After a miserable performance in 2015, Chesapeake Energy's (NYSE:CHK) stock is now 93.5% off its all-time high of more than $65 per share, which it set in July of 2008. Suffice it to say, the company has a long way to go to recapture that record, which was set when natural gas prices were north of $13 per Mcf.

CHK Chart

CHK data by YCharts

With natural gas now closer to $2 per Mcf, and Chesapeake Energy's debt at what some consider an unsustainable level, we can forget about the company setting a new stock price record in 2016. That said, there is reason to believe natural gas prices could rally in 2016, which could fuel quite a strong rally in Chesapeake Energy's stock price and put its debt worries on the back burner for a while.

The bull case for natural gas
Thanks to a combination of robust natural gas production and a late start to winter, there's 16.5% more natural gas currently in storage than there was a year ago at this time. Further, inventory levels are 13.5% above the five-year average. This bloated inventory is keeping a lid on the natural gas price right now, which is at a 14-year low.

However, there are some signs on the horizon that are bullish for the price of natural gas. In the last week of December, the U.S. experienced a larger-than-expected inventory draw, which sent natural gas prices spiking. Further, recent winter storms suggest that cold weather could be here to stay for a while. In fact, there are some forecasts showing that this winter could end up being colder than expected. Should this winter be 10% colder than projected, it would cause natural gas consumption to be 1% higher than last year according to the U.S. Energy Information Administration. Such a scenario could spark a big rally in natural gas prices.

In addition to the potential for greater natural gas demand this winter for home heating, there are other demand drivers on the horizon. For example, Cheneire Energy (NYSEMKT:LNG) finally began production for the first LNG export cargos at its Sabine Pass terminal in Louisiana. At the moment, the Cheniere Energy facility is receiving 50 million cubic feet of gas per day and expects to have its inaugural shipment ready for export later this month. As Cheniere Energy ramps up its capacity, it could help draw down some of the excess inventory. Further, this company alone will be a major consumer of gas, with it expecting to be consuming more than 3.5 billion cubic feet of gas per day by 2018, which is roughly 4% of current U.S. natural gas production.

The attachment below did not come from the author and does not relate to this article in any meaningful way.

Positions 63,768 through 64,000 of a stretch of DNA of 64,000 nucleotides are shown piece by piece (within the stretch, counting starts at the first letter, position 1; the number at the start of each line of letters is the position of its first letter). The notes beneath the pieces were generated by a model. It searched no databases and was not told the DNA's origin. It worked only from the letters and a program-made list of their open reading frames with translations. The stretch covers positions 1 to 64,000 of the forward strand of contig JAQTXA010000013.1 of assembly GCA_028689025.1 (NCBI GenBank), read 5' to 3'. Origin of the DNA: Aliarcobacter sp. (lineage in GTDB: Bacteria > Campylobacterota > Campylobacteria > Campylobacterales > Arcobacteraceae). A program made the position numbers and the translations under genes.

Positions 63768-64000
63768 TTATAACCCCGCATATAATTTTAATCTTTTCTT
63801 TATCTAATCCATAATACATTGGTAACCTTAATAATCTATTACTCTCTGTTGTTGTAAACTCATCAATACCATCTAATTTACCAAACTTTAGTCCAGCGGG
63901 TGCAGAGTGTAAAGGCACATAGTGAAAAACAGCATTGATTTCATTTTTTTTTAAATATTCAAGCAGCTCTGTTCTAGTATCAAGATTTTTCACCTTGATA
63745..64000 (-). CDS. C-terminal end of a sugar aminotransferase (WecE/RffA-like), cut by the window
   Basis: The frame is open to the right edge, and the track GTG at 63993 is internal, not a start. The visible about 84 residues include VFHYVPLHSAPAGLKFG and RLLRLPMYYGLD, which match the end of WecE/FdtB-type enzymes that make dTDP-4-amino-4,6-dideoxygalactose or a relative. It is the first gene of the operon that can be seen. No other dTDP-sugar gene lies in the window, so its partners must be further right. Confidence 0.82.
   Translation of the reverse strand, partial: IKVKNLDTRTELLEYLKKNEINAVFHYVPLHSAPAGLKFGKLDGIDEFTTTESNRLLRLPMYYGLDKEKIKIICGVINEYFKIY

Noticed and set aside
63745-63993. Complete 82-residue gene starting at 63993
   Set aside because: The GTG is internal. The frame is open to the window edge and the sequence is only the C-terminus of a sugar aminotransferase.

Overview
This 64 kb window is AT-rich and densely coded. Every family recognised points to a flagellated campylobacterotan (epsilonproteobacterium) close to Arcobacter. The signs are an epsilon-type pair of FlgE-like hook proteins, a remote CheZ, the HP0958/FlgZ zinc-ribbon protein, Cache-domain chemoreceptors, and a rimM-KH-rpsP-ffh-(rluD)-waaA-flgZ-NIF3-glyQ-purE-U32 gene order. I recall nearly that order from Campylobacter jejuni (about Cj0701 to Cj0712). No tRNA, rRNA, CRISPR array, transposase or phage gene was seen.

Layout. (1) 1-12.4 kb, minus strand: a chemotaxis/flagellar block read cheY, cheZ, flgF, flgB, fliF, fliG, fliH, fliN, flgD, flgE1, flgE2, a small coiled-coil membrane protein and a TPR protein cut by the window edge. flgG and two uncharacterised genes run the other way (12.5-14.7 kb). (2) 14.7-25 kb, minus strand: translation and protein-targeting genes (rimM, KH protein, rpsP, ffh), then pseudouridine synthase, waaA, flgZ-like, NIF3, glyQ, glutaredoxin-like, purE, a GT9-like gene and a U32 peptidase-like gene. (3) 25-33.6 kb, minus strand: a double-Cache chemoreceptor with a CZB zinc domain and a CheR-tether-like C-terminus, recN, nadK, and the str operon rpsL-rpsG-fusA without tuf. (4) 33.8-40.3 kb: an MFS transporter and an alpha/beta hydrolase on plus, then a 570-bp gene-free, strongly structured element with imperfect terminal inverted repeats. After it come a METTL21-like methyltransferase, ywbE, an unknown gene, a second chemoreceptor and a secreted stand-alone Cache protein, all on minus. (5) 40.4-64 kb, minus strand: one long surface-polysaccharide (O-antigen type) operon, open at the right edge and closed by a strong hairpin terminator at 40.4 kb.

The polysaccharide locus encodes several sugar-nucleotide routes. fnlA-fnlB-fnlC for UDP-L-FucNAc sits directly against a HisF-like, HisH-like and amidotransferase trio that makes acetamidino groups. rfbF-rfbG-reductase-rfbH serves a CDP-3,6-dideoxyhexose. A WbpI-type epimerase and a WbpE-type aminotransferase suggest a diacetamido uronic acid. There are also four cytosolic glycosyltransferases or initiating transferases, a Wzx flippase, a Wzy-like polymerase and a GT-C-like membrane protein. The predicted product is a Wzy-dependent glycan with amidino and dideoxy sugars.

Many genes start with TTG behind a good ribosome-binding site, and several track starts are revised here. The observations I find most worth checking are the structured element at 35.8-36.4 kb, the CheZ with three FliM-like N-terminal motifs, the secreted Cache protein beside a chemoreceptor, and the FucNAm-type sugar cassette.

Not only are there demand catalysts for natural gas starting to materialize, but there are supply catalysts as well. Chesapeake Energy has already said that due to "expected low prices, we intend to meaningfully reduce our capital spending in 2016," which suggests its production won't grow, and could even decline.

Meanwhile, other large natural gas producers are letting production decline by focusing on oil drilling. ConocoPhillips (NYSE:COP) is one of the many large U.S. independents allowing its natural gas production to decline, and last quarter, it fell by 2 MBOED year over year while the rest of its production was up 58 MBOED. Further, not only are companies like ConocoPhillips not drilling dry gas wells, but they are drilling fewer wells overall, with ConocoPhillips' total shale production starting to decline, which is leading to decline in the associated gas production from oil and liquids wells.

Investor takeaway
Add it all up, and the potential is there for natural gas prices to rebound in 2016. Given that Chesapeake Energy is the second largest natural gas producer in the country, and three-quarters of its production is natural gas, its stock would clearly benefit from a rally in the natural gas market. It might not fuel a rally past its former high to capture its best year ever, but the potential is there for Chesapeake Energy to have a rebound year.

Still, if natural gas doesn't rebound, the company could face a lot more pain in 2016 given that it's debt levels are not sustainable if $2 gas and $40 oil are the new normal.

Matt DiLallo owns shares of ConocoPhillips. The Motley Fool has no position in any of the stocks mentioned. Try any of our Foolish newsletter services free for 30 days. We Fools may not all hold the same opinions, but we all believe that considering a diverse range of insights makes us better investors. The Motley Fool has a disclosure policy.